Every day an army of business people heads out to offices, meetings and coffee shops, equipped with little more than a smartphone and a laptop. To get the job done, that laptop has to be secure enough to protect sensitive data, rugged enough to bounce around in a backpack, and with enough battery power and performance strength to get through a day of presentations, emails and online chats. All without busting the company budget.
Welcome to the world of mid-priced Windows laptops. According to Linn Huang, research director for devices & displays at IDC, today's typical business systems are far from the high-end, high-cost ultraportables and 2-in-1s that usually get media attention.
More basic and functional than typical consumer systems, business notebooks tend to do the basics well and have few amenities, such as HD screens or solid-state storage, Huang explains. The typical business laptop is powered by an Intel Core i3 or i5 processor and has 4GB of RAM, a 500GB hard drive and a 15.6-in. display, at an average cost of $US614.
To see what about $US600 buys today, I gathered together four of the latest business laptops:
They are generally a rugged bunch, although some go an extra step with military-level endurance and others add spill-resistant keyboards. Plus, because security is key in the enterprise, some of these mobile machines have a Trusted Platform Module (TPM) chip that can make remote access more secure.
Finally, because there are still a number of businesses out there that have not yet moved to Windows 10, these systems still offer a choice of Windows 7, 8.1 or 10. They were all loaded with Windows 10 when reviewed.
If you need lots of connections and reasonable battery life on a tight budget, the AsusPro P2520LA should be in your bag.
The AsusPro, $530 (starting retail price), measures 14.9 x 10.0 x 1.0, with a rather large battery that causes the back of the system to go to 1.4 in. thick. At 4.9 lbs., the AsusPro is an ounce lighter than the Toshiba and HP systems. When you add the three-prong AC adapter, however, this increases to a travel weight of 5.5 lbs.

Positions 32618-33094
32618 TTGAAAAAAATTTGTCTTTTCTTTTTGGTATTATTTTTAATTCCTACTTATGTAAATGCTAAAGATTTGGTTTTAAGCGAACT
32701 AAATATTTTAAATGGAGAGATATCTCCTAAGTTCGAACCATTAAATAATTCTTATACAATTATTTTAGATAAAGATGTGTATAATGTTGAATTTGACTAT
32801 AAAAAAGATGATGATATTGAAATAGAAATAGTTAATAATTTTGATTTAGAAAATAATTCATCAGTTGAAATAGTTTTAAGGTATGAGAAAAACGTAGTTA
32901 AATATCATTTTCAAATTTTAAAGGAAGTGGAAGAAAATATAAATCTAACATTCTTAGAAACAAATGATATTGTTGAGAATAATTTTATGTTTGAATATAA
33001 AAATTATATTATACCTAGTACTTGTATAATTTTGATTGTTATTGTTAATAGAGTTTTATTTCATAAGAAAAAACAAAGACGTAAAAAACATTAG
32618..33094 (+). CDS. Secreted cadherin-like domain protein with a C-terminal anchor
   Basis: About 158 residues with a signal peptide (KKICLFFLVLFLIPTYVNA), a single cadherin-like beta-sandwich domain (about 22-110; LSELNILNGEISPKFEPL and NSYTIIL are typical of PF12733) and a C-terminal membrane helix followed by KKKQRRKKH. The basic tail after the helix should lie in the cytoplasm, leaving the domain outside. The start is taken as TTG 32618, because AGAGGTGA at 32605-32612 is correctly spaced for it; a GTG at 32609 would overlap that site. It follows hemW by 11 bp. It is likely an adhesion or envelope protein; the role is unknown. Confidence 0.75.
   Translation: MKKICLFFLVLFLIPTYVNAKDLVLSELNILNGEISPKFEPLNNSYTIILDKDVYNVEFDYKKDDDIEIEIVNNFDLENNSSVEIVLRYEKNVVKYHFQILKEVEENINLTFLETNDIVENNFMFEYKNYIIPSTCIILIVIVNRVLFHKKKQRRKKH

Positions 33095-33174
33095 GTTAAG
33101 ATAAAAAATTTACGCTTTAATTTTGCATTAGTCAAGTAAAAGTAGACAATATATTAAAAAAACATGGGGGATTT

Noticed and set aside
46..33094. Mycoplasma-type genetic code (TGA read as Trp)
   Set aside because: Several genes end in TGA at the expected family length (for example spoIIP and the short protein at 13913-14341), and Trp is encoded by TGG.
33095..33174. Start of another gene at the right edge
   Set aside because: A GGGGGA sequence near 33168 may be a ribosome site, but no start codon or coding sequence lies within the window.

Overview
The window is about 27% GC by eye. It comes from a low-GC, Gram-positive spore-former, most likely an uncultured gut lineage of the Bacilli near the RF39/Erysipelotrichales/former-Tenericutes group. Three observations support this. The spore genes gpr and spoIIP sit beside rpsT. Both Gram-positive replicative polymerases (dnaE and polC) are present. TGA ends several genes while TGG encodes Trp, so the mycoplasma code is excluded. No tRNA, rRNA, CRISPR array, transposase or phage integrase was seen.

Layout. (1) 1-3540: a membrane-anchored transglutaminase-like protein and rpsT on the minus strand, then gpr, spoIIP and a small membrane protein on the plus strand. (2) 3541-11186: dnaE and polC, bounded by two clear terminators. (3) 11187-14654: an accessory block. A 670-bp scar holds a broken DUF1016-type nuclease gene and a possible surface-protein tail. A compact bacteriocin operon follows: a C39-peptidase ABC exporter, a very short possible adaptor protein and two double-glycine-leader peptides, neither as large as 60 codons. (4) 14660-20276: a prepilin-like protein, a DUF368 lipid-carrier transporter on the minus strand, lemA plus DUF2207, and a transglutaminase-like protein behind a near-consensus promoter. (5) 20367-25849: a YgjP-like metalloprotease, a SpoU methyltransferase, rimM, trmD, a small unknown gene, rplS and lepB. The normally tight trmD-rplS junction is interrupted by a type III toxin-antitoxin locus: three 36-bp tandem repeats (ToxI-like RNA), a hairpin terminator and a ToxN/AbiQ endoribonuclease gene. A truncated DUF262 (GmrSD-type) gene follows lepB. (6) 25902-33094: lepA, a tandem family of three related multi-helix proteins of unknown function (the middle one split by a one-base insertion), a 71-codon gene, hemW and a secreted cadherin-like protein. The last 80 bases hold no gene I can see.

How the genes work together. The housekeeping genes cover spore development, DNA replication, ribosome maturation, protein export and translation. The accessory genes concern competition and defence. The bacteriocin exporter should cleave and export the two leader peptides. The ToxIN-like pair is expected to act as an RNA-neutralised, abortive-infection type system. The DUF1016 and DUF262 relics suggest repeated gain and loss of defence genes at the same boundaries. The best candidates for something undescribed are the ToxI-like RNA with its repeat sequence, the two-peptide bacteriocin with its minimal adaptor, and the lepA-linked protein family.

The AsusPro has a straightforward all-black look with a striated plastic case. Its keys measure a generous 18.9mm, but their depth is shallow at only 1mm, and they didn't have enough travel and feedback for my tastes.
Like the Toshiba and HP systems, the AsusPro includes an optical drive and both VGA and HDMI ports for video. It adds three USB 3.0 ports that those who use high-speed peripherals like external hard drives will appreciate. There's also a single USB 2.0 port.
Its 15.6-in. 1366 x 768 display matches the others in resolution, but it was the dimmest of the four, with a brightness reading of 182 candelas per square meter. The screen looked visibly duller than the HP's in side-by-side viewing. In addition, I wasn't that taken with its audio, which sounded muted because the speakers are underneath the system, directed down.
As far as security goes, the AsusPro doesn't have two features that many business systems offer: a TPM chip for making secure remote access easier, and the ability to run only BIOS software that is approved by the manufacturer.
Equipped with a fifth-generation Core i3 processor, the AsusPro is step behind the Dell and HP laptops, which sport gen-six Core i3 and Core i5 processors, respectively. Like the others, it has 4GB of RAM and 500GB of storage, but rather than a 7,200rpm hard drive, it uses a slower 5,400rpm hard drive, which cuts into its performance.
Its Cinebench scores reflected these specs, with the ability to display 23.19 frames per second (fps) and a processor rating of 208, putting it on a par with the Toshiba (which has the same processor). The AsusPro did a bit better on the PCMark 8 test, scoring 2,426, which put it between the faster HP and the slower Toshiba.